The deal must be approved by the Cleveland City Council.
Skadden also represented MetLife Inc. in 2011 in connection with its 25-year deal to name the Meadowlands Stadium in New Jersey, where the NFL’s New York Jets and Giants play, MetLife Stadium, the firm said.
Shearman Advises on Saint-Gobain Sale to Ardagh for $1.7 Billion
Four law firms were involved in Cie. de Saint-Gobain SA’s agreement to sell the U.S. business of its Verallia glass bottle-and-jar unit to Ardagh Group SA for $1.7 billion in a deal that tops the valuation placed on it in an earlier spinoff attempt.
Shearman & Sterling LLP and Freshfields Bruckhaus Deringer LLP advised Ardagh. Cravath Swaine & Moore LLP and Bredin Prat are advising Saint-Gobain.
Shearman & Sterling is representing Ardagh on both the antitrust and financing side of the deal. London corporate partner Apostolos Gkoutzinis is leading the financing work, while New York antitrust partner Dale Collins is leading the antitrust work.
Antitrust partner Christine Varney, corporate partner George Stephanakis and tax partner Stephen Gordon from Cravath worked on the deal.
The Freshfields team was led by partner Alan Mason in Paris, with New York-based corporate partner Julian Pritchard. Paris-based partner Cyril Valentin and Washington-based partner Claude Stansbury advised on tax issues.
“It puts a high value on our North American containers business, above the multiples contemplated at the time of the planned IPO,” said Saint-Gobain Chief Executive Officer Pierre- Andre de Chalendar. In 2011, the French company sought to raise as much as 1.1 billion euros ($1.5 billion) by selling 40 percent of Verallia in an initial public offering, only to be prevented by a market slump amid the sovereign debt crisis.
Saint-Gobain is exiting packaging to focus on homebuilding and renovation products, glass used in cars and construction, and high-performance materials such as refractories. Closely held Ardagh, a Luxembourg-based glass and metal packaging company with clients such as brewer Heineken NV (HEIA) and cosmetics maker L’Oreal SA (OR), said the deal will increase its glass business globally by almost 60 percent and help it win new clients in the U.S. wine industry.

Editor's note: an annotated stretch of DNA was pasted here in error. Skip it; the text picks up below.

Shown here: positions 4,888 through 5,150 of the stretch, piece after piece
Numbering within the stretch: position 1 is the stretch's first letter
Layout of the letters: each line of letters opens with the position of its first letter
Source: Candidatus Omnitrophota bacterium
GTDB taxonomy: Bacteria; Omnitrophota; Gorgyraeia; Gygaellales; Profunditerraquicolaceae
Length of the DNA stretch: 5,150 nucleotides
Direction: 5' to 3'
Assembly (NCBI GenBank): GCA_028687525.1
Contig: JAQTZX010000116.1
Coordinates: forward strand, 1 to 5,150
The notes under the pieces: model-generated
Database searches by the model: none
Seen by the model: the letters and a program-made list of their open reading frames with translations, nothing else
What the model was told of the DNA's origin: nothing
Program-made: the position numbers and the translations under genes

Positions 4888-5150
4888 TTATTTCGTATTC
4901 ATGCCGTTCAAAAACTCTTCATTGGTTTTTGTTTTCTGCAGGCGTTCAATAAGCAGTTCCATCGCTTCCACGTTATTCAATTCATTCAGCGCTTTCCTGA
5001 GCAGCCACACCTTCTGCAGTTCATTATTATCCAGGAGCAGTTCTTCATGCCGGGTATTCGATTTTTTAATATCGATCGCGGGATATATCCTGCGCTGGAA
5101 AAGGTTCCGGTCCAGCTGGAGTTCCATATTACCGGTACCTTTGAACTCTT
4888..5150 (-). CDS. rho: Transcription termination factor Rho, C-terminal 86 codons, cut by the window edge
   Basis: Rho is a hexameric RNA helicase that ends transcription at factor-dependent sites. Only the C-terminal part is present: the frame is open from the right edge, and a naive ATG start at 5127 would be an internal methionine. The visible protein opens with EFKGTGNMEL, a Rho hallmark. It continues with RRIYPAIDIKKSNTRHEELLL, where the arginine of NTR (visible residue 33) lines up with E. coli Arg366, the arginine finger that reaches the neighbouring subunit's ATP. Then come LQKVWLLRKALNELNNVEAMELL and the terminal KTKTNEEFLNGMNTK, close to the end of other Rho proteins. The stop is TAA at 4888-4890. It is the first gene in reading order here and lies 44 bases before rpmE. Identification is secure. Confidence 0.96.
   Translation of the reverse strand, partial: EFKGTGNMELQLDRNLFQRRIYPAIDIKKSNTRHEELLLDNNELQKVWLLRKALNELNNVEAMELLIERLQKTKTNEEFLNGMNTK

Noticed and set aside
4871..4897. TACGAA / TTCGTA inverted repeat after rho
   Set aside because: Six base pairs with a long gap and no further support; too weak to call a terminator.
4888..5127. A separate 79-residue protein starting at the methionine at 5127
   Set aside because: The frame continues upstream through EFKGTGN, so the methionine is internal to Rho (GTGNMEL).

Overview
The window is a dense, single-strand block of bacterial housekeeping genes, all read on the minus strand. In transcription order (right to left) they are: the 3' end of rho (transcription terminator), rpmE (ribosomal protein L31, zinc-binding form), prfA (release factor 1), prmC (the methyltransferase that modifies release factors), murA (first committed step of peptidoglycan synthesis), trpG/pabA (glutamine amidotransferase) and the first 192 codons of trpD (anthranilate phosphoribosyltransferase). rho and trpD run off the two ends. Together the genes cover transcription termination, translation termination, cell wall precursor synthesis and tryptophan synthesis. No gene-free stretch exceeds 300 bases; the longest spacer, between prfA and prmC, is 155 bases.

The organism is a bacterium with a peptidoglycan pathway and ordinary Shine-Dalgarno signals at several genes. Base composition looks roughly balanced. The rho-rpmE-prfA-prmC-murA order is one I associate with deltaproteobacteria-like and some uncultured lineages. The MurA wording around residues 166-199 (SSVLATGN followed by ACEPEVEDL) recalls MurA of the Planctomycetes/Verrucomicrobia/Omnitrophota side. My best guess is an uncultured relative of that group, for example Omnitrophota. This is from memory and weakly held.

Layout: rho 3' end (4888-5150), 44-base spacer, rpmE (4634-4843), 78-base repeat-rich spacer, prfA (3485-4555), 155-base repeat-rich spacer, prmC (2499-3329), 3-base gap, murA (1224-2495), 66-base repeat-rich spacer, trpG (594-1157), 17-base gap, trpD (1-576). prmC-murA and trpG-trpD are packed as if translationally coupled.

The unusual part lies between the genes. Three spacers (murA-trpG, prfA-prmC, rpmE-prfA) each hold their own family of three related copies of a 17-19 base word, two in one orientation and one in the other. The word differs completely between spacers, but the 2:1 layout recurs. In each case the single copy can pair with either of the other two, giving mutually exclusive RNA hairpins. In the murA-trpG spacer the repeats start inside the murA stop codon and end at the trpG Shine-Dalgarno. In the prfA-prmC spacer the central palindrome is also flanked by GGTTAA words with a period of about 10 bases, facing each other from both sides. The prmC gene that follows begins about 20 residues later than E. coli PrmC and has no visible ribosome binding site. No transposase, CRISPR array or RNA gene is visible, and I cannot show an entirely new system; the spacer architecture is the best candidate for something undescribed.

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Exxon Lawyer Tells Jury MTBE Caused No Illness in New Hampshire
Exxon Mobil Corp. (XOM) told a jury that a gasoline additive to reduce air pollution never caused illness to any resident of New Hampshire, which sued oil companies claiming the chemical polluted its groundwater.
Exxon Mobil and Citgo Petroleum Corp. made opening statements yesterday in a jury trial of an $816 million lawsuit in which the state alleges the oil companies knew the chemical would contaminate groundwater. The state court trial, which began Jan. 14 in Concord, pits the environmental claims against assertions by companies that they were simply complying with federal pollution standards.
“This is not a personal-injury case,” David Lender, a partner at Weil, Gotshal & Manges LLP representing Exxon Mobil, told the jury. “There’s not any evidence that anyone ever got sick or got cancer from MTBE.” He said there has been no gasoline sold in the state containing MTBE for more than six years.
The state claimed that the oil companies knew that if they added MTBE to gasoline it would increase the risk and costs associated with contamination.
“Exxon decided to disregard the recommendation of its own employees and put MTBE in gasoline,” Jessica Grant, a lawyer for the state, told jurors Jan. 14. “In 1984, Exxon anticipated that if it added MTBE to its gasoline, the number of contamination incidents would triple. These incidents would take longer to clean up and cost five times as much.”
Each cleanup at that time would have cost as much as $7 million, she said.
The companies said the federal Clean Air Act overrides the state claims, and that by adding MTBE to gasoline, they were complying with a U.S. mandate to supply cleaner-burning fuel.
Oil refiners began adding MTBE to gasoline in the 1970s to replace lead. From 1995 to 2006, they increased the use of MTBE, which boosts the fuel’s oxygen level, making it burn more cleanly.
“We had no choice but to put oxygenates in our gasoline,” Nate Eimer, a lawyer for Citgo, said yesterday in his opening statement. “Nothing worked better in cleaning the air than MTBE.”
James Quinn, also a partner at Weil and a lawyer for Exxon Mobil, told the jury Jan. 14 that there were “great benefits to using MTBE but there were downsides. All of these downsides were known to all the folks involved.”
New Hampshire sued Exxon Mobil and Citgo in 2003 along with Shell Oil Co., Sunoco Inc., ConocoPhillips, Irving Oil Ltd., Vitol SA and Hess Corp. (HES) All settled but Irving, Texas-based Exxon Mobil and Citgo, the Houston-based unit of Venezuela’s state-owned oil company, Petroleos de Venezuela SA. Shell and Sunoco agreed to pay $35 million in an accord announced in November.
New Hampshire said it has identified 228 sites that will require cleanup from contamination by MTBE, which according to court filings can cause cancer in animals. Tests in 2005 and 2006 found MTBE in 9.1 percent of private wells throughout the state, it said.
New Hampshire is seeking $816 million to cover cleanup and monitoring costs, Grant said, and it will ask for damages from Exxon Mobil and Citgo based on their market shares of gasoline sold in the state during the time the suit covers.
The case is State of New Hampshire v. Hess Corp., 03- C-0550, New Hampshire Superior Court, Merrimack County (Concord). The federal cases are consolidated as In re MTBE Products Liability Litigation, 00-11898, U.S. District Court, Southern District of New York (Manhattan).